Roman Saini is teaching live on Unacademy Plus
Buddhism Lesson- 5 By Dr. Roman Saini
A. B. C. D. E. F. G. H. I. J. K. L. M. N. Emergence of Buddhism The Life of Buddha Scriptures of Buddha The Four Noble Truth The Theory of Karma The Eightfold Path Principle of Dependent Origination Rejection of Soul: Concept of No-Soul Concept of God in Buddhism Sects of Buddhism Philosophical Schools of Buddhism The Bodhisattva Distinct Features of Buddhism Buddhist Councils
K.Philosophical Schools of Buddhism Since Buddha did not give answers to many of the vital philosophical issues, his followers tried to find answers to such questions. These attempts, in turn, gave rise to different philosophical directions and schools. The differences of opinion and doctrines emerged immediately after the death of Buddha. It is believed that there existed thirty such Buddhist philosophical schools. But only four of them survived and are traditionally known. . e .
These four schools of Buddhism are as follows: 1. The Vaibhasika School 2. The Sautrantika School 3. The Yogacara School 4. The Madhyamika School
1. The Vaibhasika School: This school belongs to Hinayana. The Vaibhasika speaks about the existence of the mental and the non-mental realities. It teaches that we can really know the external entities and the world outside. e . According to Vaibhasika, the world is in reality as it appears to us. . The ultimate constituents (dharma) of reality are the same as those whiclh make up the world of our empirical experience.
2. The Sautrantika School: The name Sautrantika, derived from the fact that it gives greater importance to the authority of the sutrapitaka of the Pali Canon. This school also belongs to Hinayana Buddhism The Sautrantika subscribes both the mental and the non-mental reality. . .
3. The Yogacara School: This school belongs to Mahayana Buddhism. . The core of the doctrine of the Yogacara is that consciousness (mind) alone is ultimately real. Thus, external objects are regarded as unreal. For Yogacara, all internal and external objects are ideas of the mind. . .
4. The Madhyamika School: This school also belongs to Mahayana Buddhism. The literal meaning of the term Madhyamika is 'the farer of the Middle Way'. The Madhyamika avoids all the extremes, such as, eternalism and annihilationism, self and non-self, matter and spirit, unity and plurality, and identity and difference. The founder of this school is supposed to be Nagarjuna of the second century CE. Nagarjuna teaches that it is absurd to speak about reality as true or false. Reality simply is. . . . . IS.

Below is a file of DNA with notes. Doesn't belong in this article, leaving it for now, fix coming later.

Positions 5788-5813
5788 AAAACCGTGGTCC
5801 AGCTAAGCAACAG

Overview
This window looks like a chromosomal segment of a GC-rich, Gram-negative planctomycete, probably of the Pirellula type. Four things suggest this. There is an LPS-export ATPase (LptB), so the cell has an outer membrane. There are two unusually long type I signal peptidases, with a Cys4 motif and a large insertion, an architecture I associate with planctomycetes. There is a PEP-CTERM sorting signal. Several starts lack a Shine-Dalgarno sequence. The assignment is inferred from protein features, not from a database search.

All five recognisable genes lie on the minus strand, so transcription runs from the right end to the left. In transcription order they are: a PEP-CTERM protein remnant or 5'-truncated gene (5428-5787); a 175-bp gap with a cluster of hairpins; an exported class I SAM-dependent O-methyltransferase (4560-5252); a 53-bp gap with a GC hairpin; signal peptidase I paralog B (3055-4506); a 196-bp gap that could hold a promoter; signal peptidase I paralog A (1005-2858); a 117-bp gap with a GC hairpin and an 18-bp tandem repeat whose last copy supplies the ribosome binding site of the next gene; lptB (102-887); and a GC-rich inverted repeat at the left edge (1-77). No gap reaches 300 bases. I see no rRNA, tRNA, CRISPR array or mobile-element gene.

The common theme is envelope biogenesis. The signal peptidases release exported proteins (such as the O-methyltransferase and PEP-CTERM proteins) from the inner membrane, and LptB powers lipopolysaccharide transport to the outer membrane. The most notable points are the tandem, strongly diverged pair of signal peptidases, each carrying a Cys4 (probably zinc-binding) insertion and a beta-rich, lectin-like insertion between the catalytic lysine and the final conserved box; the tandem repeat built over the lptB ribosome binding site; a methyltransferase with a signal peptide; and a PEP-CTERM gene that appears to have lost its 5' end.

L. Concept of Bodh isattva One who had taken the vow of future Buddhahood was called a Bodhisattva, and he need not be a monk. Here was a clear-cut difference from the Hinayana School - a layman might aspire for the highest goal. . But in becoming a Bodhisattva, one became (after passing a certain stage) a great "cosmic helper' or saviour, dedicated to the saving of mankind. . .Men came to rely on the help of such 'great beings' in their search for freedom.
. Along with this idea came a change in the conception of the Buddha. Gautama became but one in a great line of Buddhas, behind whom stood the eternal Buddha -the Dharmakaya - a conception similar to the old Hindu Brahma manifest in Vishnu or Siva. There were five principal Buddhas, of whom Gautama was one. . One Buddha, Maitreya was yet to come. . To these Buddhas is accorded worship, as also to the Bodhisattvas, or great beings who are known to be especially helpful. To them prayer is made and upon them centre love, loyalty, and devotion. .
Who is Bodhisattva? Living being (sattva) who aspires to enlightenment (bodhi) and carries out altruistic practices. Central goal and ideal to the Mahayana Buddhist tradition. Seeks enlightenment for himself or herself and for others. Do not aspire to enlightenment purely to free themselves from suffering, but they do so out of compassion to liberate other sentient beings. They delay achieving their salvation to help all sentient being on their path to do it. . * . *